Quote:
Originally Posted by RidonKs
yeah, i don't agree with this at all. by your logic, if at any point over the past eleven years the usa managed to reach a point of relative stability with a moderately trustworthy afghan government ally, they would have jumped on it to leave. i'm not sure if you believe that to be the case for both bush and obama admins but i think it's silly to believe either.

by your logic it wouldn't even have to be a truly sustainable stability. literally only enough to convince the american public that the place wasn't left in utter devastation and the troops left with their chins up.

seriously? that just strikes me as profoundly dubious reasoning, the sort you might see articulated by apologists for an apparently peaceful president that has done nothing to warrant that reputation. there clearly have to be more significant geopolitical reasons for staying than that.

I'm not following you here. I think we might be talking about different things. Are you talking about keeping a military base there? Because I consider the 1991 Gulf War over even though we have a base in Kuwait.

What I was talking about is that US presidents have great difficulty pulling out combat forces and ending wars that are not clear cut victories. They would prefer to kick the can down the road and have the next president have the problem.

there clearly have to be more significant geopolitical reasons for staying than that.

If we had gotten OBL in say 2005 and the rest of Afghan war went out about the same as it's been going, do you think we would still be there? I think there are significant domestic political reasons presidents stay. You've heard this story about LBJ?
Quote:
In his recent biography of Lyndon Johnson, Flawed Giant, Robert Dallek writes, “During a private conversation with some reporters who pressed him to explain why we were in Vietnam, Johnson lost his patience. According to Arthur Goldberg, LBJ unzipped his fly, drew out his substantial organ and declared, ‘This is why!’”
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Old 01-13-2013, 01:33 AM   #24
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Default Re: We're getting out of Afghanistan.

Tom Ricks's blog has a really interesting read on Afghanistan. A British officer who served three tours in Afghanistan just wrote a book with some new thinking on counterinsurgency, that we need to start thinking about using force to ensure political outcomes and not military outcomes, such as "won/lost." He says we need to move past such binary outcomes.

Quote:
Emile Simpson's core observation on the Afghan war is that when war is simply violent politics, one shouldn't expect it to end, because politics doesn't end. As he writes in his book, "The outcomes of contemporary conflicts are often better understood as constant evolutions of how power is configured." (P. 2)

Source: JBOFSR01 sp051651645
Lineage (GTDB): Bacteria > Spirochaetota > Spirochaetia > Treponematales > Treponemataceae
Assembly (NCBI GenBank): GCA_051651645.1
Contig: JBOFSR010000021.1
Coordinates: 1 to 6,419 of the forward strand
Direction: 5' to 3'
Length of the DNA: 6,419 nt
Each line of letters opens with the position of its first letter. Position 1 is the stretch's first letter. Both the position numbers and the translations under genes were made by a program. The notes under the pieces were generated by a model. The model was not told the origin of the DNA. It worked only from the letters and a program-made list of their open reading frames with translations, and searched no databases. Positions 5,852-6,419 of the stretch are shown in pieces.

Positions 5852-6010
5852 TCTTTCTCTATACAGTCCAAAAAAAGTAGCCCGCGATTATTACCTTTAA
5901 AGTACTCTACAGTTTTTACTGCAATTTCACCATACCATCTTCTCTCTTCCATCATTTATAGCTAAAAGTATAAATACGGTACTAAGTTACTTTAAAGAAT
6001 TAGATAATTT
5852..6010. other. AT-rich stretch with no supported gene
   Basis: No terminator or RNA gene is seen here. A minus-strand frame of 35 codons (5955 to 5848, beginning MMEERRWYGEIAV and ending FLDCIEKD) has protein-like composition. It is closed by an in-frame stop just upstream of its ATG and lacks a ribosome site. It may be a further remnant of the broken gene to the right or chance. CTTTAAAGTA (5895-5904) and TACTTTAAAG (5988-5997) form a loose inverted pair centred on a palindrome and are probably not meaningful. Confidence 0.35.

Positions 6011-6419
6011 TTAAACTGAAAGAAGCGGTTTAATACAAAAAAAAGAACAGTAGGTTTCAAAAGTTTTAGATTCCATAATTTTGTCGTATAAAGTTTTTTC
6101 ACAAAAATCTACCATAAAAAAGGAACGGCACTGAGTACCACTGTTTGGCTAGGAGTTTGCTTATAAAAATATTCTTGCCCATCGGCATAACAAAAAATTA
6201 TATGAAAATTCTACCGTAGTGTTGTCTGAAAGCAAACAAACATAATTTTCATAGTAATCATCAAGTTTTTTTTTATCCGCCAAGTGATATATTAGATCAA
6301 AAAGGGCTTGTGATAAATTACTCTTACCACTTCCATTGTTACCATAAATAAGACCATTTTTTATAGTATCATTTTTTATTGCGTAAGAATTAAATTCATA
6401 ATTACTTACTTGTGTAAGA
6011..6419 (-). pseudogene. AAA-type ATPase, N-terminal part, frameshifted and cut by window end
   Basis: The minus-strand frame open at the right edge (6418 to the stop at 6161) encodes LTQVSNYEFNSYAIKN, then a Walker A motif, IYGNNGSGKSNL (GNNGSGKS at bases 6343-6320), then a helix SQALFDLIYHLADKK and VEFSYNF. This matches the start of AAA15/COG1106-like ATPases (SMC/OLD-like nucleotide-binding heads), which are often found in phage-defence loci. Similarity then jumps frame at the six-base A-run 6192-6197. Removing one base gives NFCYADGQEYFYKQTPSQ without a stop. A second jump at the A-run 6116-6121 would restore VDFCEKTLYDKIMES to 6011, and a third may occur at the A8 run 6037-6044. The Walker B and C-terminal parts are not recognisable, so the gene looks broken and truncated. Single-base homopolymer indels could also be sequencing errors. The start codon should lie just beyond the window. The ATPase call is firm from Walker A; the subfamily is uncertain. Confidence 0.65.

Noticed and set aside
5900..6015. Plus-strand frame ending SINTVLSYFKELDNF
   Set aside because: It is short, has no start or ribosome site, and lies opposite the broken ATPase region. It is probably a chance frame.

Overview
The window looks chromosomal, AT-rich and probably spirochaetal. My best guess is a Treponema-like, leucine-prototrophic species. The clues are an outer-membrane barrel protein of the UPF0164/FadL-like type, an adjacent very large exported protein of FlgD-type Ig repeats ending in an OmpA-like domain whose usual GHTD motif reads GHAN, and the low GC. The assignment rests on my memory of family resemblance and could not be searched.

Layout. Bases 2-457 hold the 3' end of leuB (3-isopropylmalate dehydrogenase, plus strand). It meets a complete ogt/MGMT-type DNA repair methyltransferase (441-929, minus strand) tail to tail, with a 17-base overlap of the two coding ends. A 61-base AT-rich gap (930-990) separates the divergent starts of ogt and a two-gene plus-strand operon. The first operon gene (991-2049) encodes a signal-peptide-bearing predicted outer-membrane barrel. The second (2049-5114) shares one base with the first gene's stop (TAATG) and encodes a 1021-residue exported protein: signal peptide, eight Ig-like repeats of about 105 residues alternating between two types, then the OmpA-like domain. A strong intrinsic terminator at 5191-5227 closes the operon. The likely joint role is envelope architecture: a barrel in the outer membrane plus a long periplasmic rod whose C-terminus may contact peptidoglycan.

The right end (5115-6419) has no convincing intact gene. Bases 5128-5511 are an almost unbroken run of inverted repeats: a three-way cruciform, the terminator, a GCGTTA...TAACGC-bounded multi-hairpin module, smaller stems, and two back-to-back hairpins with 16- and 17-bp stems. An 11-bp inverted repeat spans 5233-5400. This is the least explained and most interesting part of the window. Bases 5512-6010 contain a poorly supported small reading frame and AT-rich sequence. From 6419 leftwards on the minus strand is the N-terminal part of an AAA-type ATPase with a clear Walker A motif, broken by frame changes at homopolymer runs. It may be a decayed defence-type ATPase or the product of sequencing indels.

Once you see the conflict in Afghanistan as political at its core, then just talking about the enemy as a unitary force makes no sense. For example, when in 2005 Helmand's provincial governor was ousted from office and so could not pay his followers, he sent them to work for the Taliban, which was hiring. "Akhundzada and his men did not ‘change sides'; they remained on their own side." (P. 44)

Seeing military action through a political lens, as he advocates throughout the book, also puts coalition operations in a different light. Wresting control of Kandahar city from the Taliban might seem to make military sense if it is the enemy's center of gravity, he notes. But think of it instead as a political problem. "In political terms, to have identified Kandahar city as the decisive point was a bold move; however, for a political consultant in a US presidential election, it would be like the Democratic Party investing massive resources in trying to win Texas."

Simpson has a guest post where he says this about how we need to think about the Afghan war today.
Quote:
Why is the conflict not likely to produce a binary outcome? {the Taliban will return or they won't return.}The ‘Taliban' is a franchise movement; most of its field commanders fight for their own self-interest, hence why many simultaneously have connections into the Afghan Government. The dynamics of the conflict are thus kaleidoscopic, with actors competing vis-à-vis one another, not polarised. The bulk of the coalition leaving will accelerate the kaleidoscopic dynamic, as we are the main object against which the Taliban ‘franchise' can define itself to maintain its cohesion (i.e. less cohesion means more self-interested dynamics). The Soviet experience of transition in 1988-90 supports this analysis.

The likelihood is the Afghan Government will maintain the cities and the roads only (they don't have the logistical capability or political will to hold more), but neither do the insurgents have the combat power, logistics, or command structure to mass, take over a whole city, and hold it. This will create (and is already creating) a ‘core' area held by the Afghan Government and a ‘peripheral' zone beyond. What will result is a patchwork of allegiances, with some villages, and even broad remote areas, controlled by power brokers linked to the insurgency, others to the Afghan Government, or more likely, linked to both. By maintaining a narrative that emphasises a binary outcome, we will be perceived as having failed, when in reality the Afghan Government controls the key areas, and over time, will make pragmatic arrangements with those who control the periphery to maintain relative stability in Afghanistan.

b. We should not invest any coalition credibility in holding the peripheral areas: Over the next three years, the Taliban flag may go up in some towns and villages. In our current narrative, that will be seen as a major victory for them. In reality, to control dusty villages on the periphery, and even remote district centres, means little. We need to adjust our narrative so people expect that, and when it happens, people believe us when, legitimately, we point out that this is insignificant. By so adjusting the narrative, we take pressure off the Afghans to hold the peripheral areas, which they do not want to, only being there because they perceive it as a condition for us giving them support. We also take the initiative away from insurgents by recognising that this is a war for political more than physical space: insurgents are attention seekers -- they want us to react to a provocative flag raising because by reacting we show the world that they matter -- should they raise a flag in a forlorn district centre and we appear neither to look nor care, they have a serious problem.